How To Listen To God's Voice - Homily by Fr. Mark

How To Listen To God’s Voice


4th Sunday of Easter – Year C

Fr. Mark Gatto

Preached: May 12, 2019

Are you a good listener?  I should probably ask your spouse, or your friends, or your children that question.  Listening well is difficult, it is a skill that needs to be developed.  It is not just about hearing the words, it is about hearing deeply into the heart, into the meaning.

Good listening is a key to marriage, a key to any community, and it is a key to a good spiritual life.  In John’s Gospel, Jesus says, “My sheep hear my voice.”  Being a good Catholic requires being a good listener.  Are you listening to the voice of the shepherd, are you listening to the voice of Jesus?

Years ago when I was Vocation Director in the Diocese, I had to assist people discerning a possible vocation to the priesthood or religious life.  They struggled to know if this was really a call from the Lord.  But, the difficulty is that this call usually does not come in some dramatic fashion or in a loud voice.  Sometimes people are looking for some sign.  But, the voice of the Lord comes in a much more subtle way, often only recognized in complete silence.

How do we listen for the voice of Jesus in our lives?

Listen to the people in our life:  Your spouse, your children, your parents, your friends, the poor, refugees.  Are we listening to the cry of need in the people within our family?  Are we listening to the cry of need in people within our community?  Jesus speaks to us at times through the needs of others.  Often we who call ourselves Christians are not listening to the voice of Jesus when it is not convenient, when it comes through the disabled, the child with autism, refugees, or one person quietly in anguish within our own home.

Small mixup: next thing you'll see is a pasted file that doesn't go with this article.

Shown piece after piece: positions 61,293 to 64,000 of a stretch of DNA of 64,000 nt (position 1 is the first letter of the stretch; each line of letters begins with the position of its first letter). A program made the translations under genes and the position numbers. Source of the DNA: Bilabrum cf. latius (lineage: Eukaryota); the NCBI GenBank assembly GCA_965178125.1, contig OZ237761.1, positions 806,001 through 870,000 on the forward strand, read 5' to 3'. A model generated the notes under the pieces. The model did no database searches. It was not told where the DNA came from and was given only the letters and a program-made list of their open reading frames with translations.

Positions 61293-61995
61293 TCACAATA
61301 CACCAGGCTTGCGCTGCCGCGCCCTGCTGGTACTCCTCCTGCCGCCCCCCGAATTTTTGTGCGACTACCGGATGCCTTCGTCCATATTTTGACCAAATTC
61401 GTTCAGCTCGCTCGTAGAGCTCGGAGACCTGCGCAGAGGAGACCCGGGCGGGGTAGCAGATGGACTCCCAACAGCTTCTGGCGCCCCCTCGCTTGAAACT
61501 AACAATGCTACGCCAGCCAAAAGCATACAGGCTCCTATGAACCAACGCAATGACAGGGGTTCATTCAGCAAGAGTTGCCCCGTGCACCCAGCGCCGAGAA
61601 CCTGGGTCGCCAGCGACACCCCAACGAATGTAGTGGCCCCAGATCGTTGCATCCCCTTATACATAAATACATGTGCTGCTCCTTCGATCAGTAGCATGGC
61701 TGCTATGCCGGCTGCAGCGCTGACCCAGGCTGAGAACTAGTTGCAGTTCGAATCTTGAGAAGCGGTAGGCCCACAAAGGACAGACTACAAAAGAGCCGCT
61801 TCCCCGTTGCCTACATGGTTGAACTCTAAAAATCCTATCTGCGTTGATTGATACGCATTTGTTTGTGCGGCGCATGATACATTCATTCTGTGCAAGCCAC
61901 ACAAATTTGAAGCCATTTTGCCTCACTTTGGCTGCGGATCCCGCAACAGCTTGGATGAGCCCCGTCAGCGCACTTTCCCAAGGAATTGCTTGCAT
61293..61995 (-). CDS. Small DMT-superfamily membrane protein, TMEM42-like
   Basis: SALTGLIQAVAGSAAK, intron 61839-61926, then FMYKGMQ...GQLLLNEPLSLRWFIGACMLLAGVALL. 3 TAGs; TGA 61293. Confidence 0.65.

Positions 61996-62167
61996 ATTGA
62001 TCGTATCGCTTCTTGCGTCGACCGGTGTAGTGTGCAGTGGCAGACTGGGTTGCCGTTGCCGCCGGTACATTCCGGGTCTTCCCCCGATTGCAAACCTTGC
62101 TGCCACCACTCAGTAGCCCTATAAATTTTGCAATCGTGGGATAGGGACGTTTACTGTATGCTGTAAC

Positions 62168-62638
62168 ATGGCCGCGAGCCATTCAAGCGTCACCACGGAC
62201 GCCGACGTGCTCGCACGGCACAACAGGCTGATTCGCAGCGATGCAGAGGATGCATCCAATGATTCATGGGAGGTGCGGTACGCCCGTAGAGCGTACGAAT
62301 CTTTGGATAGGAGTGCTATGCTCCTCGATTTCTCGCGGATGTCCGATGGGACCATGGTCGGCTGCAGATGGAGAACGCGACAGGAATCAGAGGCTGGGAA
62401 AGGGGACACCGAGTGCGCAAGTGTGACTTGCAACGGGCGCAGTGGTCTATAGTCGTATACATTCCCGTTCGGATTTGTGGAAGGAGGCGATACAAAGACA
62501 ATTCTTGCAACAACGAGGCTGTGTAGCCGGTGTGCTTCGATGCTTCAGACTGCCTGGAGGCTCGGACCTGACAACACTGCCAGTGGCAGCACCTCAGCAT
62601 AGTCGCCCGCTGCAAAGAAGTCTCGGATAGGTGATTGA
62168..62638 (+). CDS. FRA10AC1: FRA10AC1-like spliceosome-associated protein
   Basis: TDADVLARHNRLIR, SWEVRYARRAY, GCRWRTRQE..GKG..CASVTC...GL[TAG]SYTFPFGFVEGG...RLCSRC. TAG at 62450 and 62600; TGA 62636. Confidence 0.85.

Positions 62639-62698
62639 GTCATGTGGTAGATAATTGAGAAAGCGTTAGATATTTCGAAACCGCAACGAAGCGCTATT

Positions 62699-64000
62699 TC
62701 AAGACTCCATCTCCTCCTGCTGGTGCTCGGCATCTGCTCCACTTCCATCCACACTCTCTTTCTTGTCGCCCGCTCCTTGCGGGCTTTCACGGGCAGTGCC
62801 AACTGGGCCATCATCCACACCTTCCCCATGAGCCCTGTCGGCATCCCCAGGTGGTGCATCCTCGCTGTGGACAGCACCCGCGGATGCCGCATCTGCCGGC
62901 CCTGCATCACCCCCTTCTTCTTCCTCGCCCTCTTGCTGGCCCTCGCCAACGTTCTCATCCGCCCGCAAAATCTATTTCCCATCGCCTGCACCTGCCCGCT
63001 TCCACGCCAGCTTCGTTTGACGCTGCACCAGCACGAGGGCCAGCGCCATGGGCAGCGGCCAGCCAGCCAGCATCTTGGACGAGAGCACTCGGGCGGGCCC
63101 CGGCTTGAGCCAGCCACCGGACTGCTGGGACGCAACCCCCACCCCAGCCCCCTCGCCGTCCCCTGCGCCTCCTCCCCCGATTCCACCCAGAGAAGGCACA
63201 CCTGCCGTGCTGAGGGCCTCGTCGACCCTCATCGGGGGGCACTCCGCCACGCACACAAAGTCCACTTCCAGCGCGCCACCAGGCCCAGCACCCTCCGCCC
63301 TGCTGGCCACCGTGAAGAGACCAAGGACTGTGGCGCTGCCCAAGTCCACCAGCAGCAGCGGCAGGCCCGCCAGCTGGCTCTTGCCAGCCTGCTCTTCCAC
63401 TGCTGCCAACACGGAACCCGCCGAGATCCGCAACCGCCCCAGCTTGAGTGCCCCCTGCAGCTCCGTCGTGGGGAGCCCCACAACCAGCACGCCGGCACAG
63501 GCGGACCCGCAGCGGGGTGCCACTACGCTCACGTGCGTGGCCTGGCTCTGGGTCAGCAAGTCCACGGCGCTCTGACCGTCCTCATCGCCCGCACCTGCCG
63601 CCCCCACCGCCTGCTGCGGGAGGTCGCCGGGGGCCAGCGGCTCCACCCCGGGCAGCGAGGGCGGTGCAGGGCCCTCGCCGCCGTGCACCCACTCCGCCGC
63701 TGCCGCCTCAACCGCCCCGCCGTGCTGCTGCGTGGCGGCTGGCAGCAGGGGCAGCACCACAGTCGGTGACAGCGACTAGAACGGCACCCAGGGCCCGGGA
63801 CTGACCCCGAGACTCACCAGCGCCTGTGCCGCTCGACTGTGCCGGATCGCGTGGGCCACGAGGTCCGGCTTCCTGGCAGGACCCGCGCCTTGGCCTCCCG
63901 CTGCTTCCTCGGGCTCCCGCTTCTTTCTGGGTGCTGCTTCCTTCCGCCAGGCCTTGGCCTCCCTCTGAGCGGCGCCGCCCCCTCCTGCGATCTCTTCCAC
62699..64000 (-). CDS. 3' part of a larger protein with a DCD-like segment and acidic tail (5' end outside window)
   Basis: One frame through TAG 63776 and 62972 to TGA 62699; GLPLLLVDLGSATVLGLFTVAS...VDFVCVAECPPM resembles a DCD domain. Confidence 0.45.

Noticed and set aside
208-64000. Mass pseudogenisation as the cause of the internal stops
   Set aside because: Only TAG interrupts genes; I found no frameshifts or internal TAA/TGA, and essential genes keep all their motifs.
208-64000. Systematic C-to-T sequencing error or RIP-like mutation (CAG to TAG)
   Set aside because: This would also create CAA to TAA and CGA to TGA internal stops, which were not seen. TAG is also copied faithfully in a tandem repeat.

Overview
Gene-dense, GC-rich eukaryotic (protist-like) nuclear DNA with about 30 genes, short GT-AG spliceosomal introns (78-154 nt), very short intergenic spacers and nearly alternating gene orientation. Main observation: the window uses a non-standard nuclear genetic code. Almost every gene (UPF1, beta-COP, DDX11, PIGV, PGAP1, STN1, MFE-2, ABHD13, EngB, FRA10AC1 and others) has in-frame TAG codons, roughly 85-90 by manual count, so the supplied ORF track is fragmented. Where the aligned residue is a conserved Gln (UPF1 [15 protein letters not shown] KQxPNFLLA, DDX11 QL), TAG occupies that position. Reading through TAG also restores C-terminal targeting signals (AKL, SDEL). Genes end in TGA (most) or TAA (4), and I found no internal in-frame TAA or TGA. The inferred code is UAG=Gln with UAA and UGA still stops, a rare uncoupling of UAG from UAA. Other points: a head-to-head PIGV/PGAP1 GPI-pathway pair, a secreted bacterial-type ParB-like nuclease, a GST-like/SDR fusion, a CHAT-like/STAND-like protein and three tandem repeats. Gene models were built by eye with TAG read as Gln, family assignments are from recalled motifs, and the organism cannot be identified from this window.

Listen to creation:  Jesus is the face of God, the source of all creation.  Therefore, we also able to hear the voice of the Lord in creation.  Latest report indicates that up to 1 million plants and animals could go extinct in the near future.  We know the effects of climate change that we face.  Are we listening to the cry of our earth.  The voice of the Lord is heard in creation as well.

Listen to the Scriptures:  Each Sunday we listen to the Word of God proclaimed in the Scriptures.  Many also take time at home to read the Gospels.  When we are listening to the Scriptures we need to let Jesus speak to our heart.

In Silence:  To listen to someone, we need to stop talking for a moment.  We need to shut off distractions, including our phones.  Inner silence where we stop for a moment is the key to good listening.  Silence is necessary in our life to hear the voice of the shepherd.

Listening is an important skill, it is a great gift we can offer to another person, it is the key to community and family.  Good listening is also necessary to be a Christian.  As Jesus says, “My sheep hear my voice.”

Are we listening to the voice of the shepherd speaking to us in the people in need within our life?  Are we listening to the voice of the shepherd speaking to us in the cry of creation?  Are we listening to the voice of the shepherd speaking to our hearts in the Scriptures?  Are we ever silent enough to hear the quiet voice of the shepherd calling within us?

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Do You Love Me?